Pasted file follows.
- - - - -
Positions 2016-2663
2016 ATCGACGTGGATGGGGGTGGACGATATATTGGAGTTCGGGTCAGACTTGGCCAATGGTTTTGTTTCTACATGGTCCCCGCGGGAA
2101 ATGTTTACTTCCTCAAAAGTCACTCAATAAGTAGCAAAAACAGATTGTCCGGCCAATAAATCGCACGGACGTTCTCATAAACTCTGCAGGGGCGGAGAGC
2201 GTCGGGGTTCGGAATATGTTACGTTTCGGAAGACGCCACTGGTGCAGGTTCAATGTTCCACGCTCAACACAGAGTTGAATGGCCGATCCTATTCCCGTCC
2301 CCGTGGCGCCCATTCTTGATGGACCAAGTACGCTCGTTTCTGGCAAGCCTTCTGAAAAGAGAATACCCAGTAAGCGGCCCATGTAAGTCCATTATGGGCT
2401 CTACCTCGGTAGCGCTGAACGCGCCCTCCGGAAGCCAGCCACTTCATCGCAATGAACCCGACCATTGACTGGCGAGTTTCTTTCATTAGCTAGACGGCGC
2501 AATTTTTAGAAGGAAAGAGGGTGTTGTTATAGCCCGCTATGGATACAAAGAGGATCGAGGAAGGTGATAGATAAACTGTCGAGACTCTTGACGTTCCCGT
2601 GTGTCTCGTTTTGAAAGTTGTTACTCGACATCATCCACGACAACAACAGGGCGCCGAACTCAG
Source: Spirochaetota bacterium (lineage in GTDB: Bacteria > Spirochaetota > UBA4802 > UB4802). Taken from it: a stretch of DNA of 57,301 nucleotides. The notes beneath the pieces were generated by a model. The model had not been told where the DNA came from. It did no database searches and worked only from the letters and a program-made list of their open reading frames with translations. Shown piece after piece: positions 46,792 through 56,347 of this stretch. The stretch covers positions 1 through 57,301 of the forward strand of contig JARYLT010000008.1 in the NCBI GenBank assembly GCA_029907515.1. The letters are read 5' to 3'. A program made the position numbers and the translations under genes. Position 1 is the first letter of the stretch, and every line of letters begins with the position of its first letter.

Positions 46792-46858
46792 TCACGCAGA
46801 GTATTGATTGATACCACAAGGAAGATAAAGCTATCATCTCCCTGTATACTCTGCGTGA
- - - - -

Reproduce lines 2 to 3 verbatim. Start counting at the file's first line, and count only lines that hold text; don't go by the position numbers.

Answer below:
2016 ATCGACGTGGATGGGGGTGGACGATATATTGGAGTTCGGGTCAGACTTGGCCAATGGTTTTGTTTCTACATGGTCCCCGCGGGAA
2101 ATGTTTACTTCCTCAAAAGTCACTCAATAAGTAGCAAAAACAGATTGTCCGGCCAATAAATCGCACGGACGTTCTCATAAACTCTGCAGGGGCGGAGAGC